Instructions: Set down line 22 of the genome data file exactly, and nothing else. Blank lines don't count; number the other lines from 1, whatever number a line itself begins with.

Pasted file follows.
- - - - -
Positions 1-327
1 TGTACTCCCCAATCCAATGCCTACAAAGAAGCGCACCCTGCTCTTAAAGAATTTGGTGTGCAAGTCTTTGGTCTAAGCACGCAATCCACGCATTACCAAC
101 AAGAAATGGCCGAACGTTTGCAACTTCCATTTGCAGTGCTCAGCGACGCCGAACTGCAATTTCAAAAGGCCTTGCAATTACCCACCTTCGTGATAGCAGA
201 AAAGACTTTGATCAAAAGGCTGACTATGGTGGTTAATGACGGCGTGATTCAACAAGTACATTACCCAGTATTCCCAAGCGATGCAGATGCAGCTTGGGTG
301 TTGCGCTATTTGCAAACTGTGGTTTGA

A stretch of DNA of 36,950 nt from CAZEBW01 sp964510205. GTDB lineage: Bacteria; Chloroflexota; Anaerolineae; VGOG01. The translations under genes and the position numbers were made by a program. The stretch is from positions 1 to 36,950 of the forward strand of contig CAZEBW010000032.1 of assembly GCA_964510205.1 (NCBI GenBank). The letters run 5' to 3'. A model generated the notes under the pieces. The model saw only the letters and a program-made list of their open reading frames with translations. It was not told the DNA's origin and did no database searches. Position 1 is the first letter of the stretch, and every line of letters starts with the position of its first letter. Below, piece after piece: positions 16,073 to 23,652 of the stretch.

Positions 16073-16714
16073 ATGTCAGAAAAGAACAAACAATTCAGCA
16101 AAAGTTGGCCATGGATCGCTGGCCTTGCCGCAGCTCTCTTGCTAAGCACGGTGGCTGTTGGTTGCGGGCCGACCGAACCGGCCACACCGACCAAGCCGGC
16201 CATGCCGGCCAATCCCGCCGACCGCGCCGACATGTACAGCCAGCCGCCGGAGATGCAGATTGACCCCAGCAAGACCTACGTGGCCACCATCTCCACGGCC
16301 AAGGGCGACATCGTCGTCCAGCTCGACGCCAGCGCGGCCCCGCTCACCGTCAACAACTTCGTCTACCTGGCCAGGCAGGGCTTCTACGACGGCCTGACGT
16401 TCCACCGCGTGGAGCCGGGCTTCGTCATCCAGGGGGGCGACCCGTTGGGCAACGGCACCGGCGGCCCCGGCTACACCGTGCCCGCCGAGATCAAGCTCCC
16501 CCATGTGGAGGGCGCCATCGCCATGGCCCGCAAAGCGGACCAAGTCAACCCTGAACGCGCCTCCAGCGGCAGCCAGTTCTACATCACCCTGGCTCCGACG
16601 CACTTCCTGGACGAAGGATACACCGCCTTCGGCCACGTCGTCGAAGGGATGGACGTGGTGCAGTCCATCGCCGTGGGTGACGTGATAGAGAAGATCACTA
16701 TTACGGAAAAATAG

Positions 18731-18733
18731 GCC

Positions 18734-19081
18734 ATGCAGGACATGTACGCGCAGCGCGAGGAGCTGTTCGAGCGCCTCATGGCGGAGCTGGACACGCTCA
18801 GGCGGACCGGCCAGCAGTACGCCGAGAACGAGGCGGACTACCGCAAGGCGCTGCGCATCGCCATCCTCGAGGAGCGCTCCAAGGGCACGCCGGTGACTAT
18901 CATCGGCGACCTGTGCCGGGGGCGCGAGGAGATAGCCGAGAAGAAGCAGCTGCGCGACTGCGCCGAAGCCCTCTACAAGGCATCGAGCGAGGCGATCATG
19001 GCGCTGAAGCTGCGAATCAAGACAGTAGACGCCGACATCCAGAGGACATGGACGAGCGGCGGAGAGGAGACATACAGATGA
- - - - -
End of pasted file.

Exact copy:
19001 GCGCTGAAGCTGCGAATCAAGACAGTAGACGCCGACATCCAGAGGACATGGACGAGCGGCGGAGAGGAGACATACAGATGA